- By James Han
- September 15, 2016
- 3 minute read
So you’ve decided to enter the world of angel investing. Perhaps you find the startup ecosystem fascinating and have accumulated some capital to invest in this growing asset class. Before you make your first investment, be sure to ask yourself these three questions.
Are you legally qualified to be an angel investor?
Ordinarily, companies that sell securities to the public must register their offering with the SEC. However, there are some exemptions for companies that are selling their securities only to “Accredited Investors”. These exemptions are the legal basis for most startup investments. The rules define an “Accredited Investor” as anyone who earned income that exceeded $200,000 (or $300,000 together with a spouse) in each of the prior two years, and reasonably expects the same for the current year, or has a net worth over $1 million, either alone or together with a spouse (excluding the value of the person’s primary residence).
Do you understand how angels fit into the startup funding landscape?
Angel investors and venture capitalists both play an important yet distinct role in the financial lifecycle of a startup company. Venture capitalists typically invest in startup companies at a later stage than angel investors. VCs make an investment after a startup has been validated in some form (metrics, customers, revenue, etc.) in order to provide capital to help grow the company and acquire market share. An angel investor will usually invest after a company raises money from friends and family (the first money a startup raises from outside investors) during a company’s Seed or Series A round (or an intermediate round known as a “Bridge” round). Rather than investing in companies with long proven track records, angels typically fund companies that have developed a Minimum Viable Product or prototype, or have achieved some substantial technical development and early market entry.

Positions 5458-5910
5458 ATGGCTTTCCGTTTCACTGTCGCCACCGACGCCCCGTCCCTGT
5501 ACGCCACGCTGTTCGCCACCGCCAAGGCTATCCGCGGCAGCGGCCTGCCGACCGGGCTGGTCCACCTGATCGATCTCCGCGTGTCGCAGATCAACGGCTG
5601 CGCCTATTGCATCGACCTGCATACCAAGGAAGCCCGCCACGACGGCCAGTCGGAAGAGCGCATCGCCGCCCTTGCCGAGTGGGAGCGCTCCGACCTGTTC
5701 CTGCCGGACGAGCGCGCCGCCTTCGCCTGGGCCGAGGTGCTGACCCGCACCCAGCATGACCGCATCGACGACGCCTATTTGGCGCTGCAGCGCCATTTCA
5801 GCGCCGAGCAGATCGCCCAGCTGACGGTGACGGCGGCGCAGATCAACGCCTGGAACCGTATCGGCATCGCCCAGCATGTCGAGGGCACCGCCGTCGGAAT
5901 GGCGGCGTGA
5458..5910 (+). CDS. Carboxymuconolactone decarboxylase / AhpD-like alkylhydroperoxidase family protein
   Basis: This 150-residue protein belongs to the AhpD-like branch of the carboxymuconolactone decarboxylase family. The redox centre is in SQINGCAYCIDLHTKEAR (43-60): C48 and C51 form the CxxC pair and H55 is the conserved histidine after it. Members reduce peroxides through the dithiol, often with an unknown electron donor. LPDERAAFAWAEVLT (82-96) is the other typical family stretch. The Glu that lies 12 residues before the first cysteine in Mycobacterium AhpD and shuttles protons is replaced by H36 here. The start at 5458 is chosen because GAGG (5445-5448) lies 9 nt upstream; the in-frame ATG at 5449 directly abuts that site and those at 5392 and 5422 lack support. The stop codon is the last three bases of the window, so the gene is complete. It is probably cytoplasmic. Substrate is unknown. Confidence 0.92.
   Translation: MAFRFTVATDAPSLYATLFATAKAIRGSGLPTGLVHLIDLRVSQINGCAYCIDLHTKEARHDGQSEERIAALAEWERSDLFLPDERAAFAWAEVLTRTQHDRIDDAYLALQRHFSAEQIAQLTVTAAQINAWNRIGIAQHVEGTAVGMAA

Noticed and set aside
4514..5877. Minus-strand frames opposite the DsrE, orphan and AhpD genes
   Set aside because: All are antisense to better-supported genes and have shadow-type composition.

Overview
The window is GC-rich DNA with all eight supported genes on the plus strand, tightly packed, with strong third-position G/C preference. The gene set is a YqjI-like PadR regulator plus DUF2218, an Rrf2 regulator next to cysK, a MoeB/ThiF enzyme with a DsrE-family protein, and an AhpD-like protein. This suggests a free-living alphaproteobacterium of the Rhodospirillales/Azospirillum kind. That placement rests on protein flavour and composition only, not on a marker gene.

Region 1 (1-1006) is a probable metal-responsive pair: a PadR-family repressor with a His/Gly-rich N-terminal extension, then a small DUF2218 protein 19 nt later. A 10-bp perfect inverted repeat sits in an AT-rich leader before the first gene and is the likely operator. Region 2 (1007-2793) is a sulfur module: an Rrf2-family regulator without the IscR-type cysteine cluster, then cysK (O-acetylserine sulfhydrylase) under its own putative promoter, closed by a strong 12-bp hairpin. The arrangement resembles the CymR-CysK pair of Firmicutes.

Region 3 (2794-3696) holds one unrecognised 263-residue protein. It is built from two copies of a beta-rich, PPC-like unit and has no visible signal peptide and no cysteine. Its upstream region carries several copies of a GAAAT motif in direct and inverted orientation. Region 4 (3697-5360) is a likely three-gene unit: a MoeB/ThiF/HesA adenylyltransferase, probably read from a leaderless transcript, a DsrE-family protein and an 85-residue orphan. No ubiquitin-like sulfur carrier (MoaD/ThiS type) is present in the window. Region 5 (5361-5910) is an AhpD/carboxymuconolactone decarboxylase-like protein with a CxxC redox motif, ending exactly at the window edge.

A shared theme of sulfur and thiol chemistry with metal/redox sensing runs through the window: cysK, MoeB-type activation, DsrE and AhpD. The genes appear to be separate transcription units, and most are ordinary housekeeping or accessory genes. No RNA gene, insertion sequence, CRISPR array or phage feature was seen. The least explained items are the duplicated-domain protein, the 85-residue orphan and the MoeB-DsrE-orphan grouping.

The nature of the money invested by angel investors and venture capitalists differs as well. Venture capitalists tend to make larger investments in startups, pooling the investments of multiple individuals and entities. Angel investors make smaller investments as individuals, usually ranging from $25,000 to $100,000, with their own money. The timing and nature of angel investments grant the potential for a large payoff but at the cost of increased risk.
Do I understand the angel-entrepreneur relationship?
The nature of an angel investor’s relationship with an early stage company makes angels particularly attractive to entrepreneurs. Angel investors don’t typically ask for board seats or additional rights, technically making them “passive investors.” This doesn’t mean that angels are not actively involved in helping the startups in their portfolio. As an angel, you can contribute significant value beyond your monetary investment. Angel investors can leverage their personal and professional networks to introduce entrepreneurs to potential customers, suppliers, distributors and new hires. Angels can lend their expertise to help startups grow, bringing a fresh perspective to a startup’s challenges. Angels with commensurate enthusiasm and experience can be tremendously beneficial, becoming brand evangelists for a startup.
For those who qualify, angel investing provides a unique opportunity for individuals to engage in impact investing and add value to early-stage companies by providing startups with much needed capital, strategic connections and valuable advice. Once you ask these three questions, understand the answers, and qualify as an accredited investor, then you will be ready to enter the risky but exciting sphere of angel investing.
This post was written by James Han on September 15, 2016